What do you mean by diversity?
I mean cognitive diversity—differences in the representations and
categories people construct to make sense of data, differences in the
tools and techniques that they apply to problems, and differences in
the models and frameworks that they use to make predictions and
What is the diversity bonus and why does it matter?
When a team applies diverse ways of thinking to a task—whether
it is solving a problem, making a prediction, or coming up with
creative ideas—they don’t get the average of the individual answers.
They do much better. In fact, on complex tasks, diverse teams outperform
their best member. That’s the diversity bonus. Diversity doesn’t
supplant individual talent. We need talent, but it must be diverse.
What do you think would most surprise your readers to learn about
diversity bonuses and their benefits?
That there’s science and math behind this. You say “diversity” and
people immediately invoke considerations of social justice and
equity. That thinking results in a trade-off logic—that being diverse
sacrifices excellence. That’s wrong. You need diversity to achieve
But there’s a caveat—diversity bonuses don’t exist for all tasks.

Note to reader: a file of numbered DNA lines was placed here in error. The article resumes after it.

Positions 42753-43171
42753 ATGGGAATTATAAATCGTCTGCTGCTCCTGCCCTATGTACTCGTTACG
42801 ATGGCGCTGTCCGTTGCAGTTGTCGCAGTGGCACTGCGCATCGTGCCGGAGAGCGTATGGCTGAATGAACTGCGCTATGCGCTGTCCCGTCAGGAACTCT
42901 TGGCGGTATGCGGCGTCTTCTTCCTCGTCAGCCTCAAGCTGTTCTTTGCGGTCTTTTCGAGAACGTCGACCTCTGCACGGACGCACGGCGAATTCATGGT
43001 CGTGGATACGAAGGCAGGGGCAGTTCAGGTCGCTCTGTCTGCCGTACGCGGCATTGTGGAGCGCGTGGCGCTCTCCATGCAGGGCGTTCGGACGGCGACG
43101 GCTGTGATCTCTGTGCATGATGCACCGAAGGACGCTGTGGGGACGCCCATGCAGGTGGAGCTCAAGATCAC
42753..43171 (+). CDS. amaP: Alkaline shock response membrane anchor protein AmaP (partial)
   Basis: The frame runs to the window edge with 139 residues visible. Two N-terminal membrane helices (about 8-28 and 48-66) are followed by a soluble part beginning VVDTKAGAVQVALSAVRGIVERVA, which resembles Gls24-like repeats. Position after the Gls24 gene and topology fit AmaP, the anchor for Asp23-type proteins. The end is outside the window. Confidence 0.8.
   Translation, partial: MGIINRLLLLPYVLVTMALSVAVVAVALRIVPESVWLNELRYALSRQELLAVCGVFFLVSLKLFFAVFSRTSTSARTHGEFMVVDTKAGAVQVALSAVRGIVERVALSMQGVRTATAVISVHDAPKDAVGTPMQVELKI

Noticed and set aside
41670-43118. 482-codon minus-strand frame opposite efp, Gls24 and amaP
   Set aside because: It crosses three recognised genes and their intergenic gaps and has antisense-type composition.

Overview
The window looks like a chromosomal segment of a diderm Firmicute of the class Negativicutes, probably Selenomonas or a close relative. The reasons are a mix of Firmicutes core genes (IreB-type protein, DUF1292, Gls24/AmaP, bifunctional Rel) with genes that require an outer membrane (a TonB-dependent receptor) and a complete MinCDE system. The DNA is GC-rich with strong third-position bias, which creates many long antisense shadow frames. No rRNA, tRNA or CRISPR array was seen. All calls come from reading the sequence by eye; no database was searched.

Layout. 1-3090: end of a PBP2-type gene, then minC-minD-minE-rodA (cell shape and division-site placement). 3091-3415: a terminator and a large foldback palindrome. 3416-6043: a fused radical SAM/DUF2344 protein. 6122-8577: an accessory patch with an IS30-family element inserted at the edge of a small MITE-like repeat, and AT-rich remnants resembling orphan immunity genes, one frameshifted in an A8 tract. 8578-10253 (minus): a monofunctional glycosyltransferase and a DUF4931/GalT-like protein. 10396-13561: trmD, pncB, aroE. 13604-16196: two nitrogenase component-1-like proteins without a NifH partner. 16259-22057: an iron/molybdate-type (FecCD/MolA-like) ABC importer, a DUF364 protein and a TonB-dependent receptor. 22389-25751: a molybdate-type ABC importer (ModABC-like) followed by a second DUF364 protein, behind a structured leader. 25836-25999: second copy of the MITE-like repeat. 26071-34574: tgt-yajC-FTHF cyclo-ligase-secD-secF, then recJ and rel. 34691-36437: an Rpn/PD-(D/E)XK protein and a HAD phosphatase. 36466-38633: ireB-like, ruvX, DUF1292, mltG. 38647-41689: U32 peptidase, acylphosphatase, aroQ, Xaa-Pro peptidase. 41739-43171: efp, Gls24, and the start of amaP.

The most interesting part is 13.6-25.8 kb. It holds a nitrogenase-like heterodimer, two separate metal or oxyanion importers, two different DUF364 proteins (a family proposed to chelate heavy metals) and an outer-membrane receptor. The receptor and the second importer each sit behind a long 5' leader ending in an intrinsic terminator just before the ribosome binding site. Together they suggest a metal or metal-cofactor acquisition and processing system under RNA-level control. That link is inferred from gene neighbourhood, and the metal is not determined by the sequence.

They’re a phenomenon of the modern, cognitive economy that arise
on complex tasks like designing supply chains, making economic
forecasts, and performing cancer research.
When most people talk about diversity, they mean identity diversity.
Is identity diversity related to cognitive diversity?
Absolutely! Our identities can be a key driver of cognitive diversity on
many tasks. Who we are directly influences our experiences and also
correlates with the information and training we acquire. The extent
to which identity matters will of course depend on the task. For any
policy task—say, formulating a health-care plan—or any design problem
such as reconfiguring the interior of a modern airplane, the best
teams will be diverse in identity.
How can your work benefit businesses and other organizations?
By reframing diversity initiatives as strategic policies that link to mission,
and by providing a logical and empirical basis for how, when,
and why diversity improves outcomes, this book will help organizations
and leaders build better, more successful teams.